Getting Started With Azure Pack (Part 4)

by [Published on 8 July 2015 / Last Updated on 8 July 2015]

This article continues the Azure Pack discussion by examining the process of deploying the Service Provider Foundation.

If you would like to read the other parts in this article series please go to:

So far in this article series, I have shown you how to install Azure Pack and how to confirm that Azure Pack is working. Even so, we aren’t done yet. The problem is that even though our current Azure Pack deployment looks just like Azure, it doesn’t actually do anything yet. At this point Azure Pack is really nothing more than just a pretty interface that isn’t connected to anything. If we want for Azure Pack to be useful then we are going to need to tie it into System Center Virtual Machine Manager.

In order to make Azure Pack functional, there are a few things that we are going to need. First, we are obviously going to need our Azure Pack server and we are going to need virtual machine manager. For the purposes of this article series, I will be using System Center 2012 R2 Virtual Machine Manager. For our purposes I am going to assume that you already have Virtual Machine Manager up and running and that you know how to use it.

The next thing that you are going to need is SQL Server. You should already have at least one SQL Server running on your network. After all, SQL Server is a requirement for both Virtual Machine Manager and for Azure Pack. To move forward however, we are going to need yet another SQL Server instance. It’s OK to place this instance on your existing SQL server if it has sufficient capacity or you can create a new SQL Server.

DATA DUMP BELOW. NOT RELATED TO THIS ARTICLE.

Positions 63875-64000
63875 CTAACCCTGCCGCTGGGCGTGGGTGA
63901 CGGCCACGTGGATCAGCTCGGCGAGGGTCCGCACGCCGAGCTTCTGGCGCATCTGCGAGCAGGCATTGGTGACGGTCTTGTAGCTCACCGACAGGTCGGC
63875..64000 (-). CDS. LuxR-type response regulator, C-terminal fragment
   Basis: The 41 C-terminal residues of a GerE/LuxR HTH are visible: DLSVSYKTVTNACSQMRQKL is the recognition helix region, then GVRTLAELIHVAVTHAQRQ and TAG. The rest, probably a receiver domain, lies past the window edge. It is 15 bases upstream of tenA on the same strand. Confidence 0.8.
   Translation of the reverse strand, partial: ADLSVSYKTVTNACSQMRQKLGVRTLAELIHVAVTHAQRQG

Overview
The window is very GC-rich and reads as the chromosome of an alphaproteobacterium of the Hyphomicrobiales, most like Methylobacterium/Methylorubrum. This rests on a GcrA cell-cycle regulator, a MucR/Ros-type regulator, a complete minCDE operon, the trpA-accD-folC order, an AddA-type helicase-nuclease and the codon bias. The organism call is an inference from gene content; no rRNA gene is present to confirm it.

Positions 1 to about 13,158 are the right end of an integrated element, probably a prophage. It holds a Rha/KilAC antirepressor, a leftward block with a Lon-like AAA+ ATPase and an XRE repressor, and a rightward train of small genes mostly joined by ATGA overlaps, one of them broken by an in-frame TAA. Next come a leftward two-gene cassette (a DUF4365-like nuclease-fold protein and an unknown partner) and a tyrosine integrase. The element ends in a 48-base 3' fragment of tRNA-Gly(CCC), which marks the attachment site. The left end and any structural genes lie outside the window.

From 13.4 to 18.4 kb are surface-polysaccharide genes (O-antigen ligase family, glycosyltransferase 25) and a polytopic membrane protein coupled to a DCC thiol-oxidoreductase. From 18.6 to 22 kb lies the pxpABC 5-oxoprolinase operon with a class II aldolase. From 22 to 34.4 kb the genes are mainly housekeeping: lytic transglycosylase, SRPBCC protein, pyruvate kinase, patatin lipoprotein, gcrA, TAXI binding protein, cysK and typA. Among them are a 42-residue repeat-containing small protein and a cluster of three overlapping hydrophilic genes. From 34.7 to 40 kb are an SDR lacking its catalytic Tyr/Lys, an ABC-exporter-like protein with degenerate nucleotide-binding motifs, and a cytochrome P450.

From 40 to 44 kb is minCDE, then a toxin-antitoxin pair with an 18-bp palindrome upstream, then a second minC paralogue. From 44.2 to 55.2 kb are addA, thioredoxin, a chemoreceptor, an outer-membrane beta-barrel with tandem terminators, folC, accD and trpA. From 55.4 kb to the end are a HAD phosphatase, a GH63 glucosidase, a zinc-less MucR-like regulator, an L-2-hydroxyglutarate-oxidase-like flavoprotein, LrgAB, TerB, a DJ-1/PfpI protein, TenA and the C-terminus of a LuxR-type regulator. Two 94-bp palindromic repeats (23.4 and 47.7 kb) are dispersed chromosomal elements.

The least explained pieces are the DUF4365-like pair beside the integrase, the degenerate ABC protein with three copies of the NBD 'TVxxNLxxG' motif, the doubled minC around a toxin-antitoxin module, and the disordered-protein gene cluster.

The last thing that you are going to need is System Center Orchestrator. The version of Orchestrator that you are using must match the version of Virtual Machine Manager that you have installed on your network. Hence, this article is going to be based on System Center 2012 R2 Orchestrator. However, we don’t need a full blown Orchestrator deployment. We only need to install a single Orchestrator component – The Service Provider Foundation. In this article, I will show you how to set up the Service Provider Foundation.

Before you begin configuring the Service Provider Foundation, you will need to create a service account. The service account will need domain admin permissions. You can call this service account anything that you want. On my network I have named the account SPF-SQL-SA. Notice that the account name references the Service Provider Foundation (SPF) and SQL Server (SQL). The reason for this is that the service account is used for both the Service Provider Foundation and for SQL Server.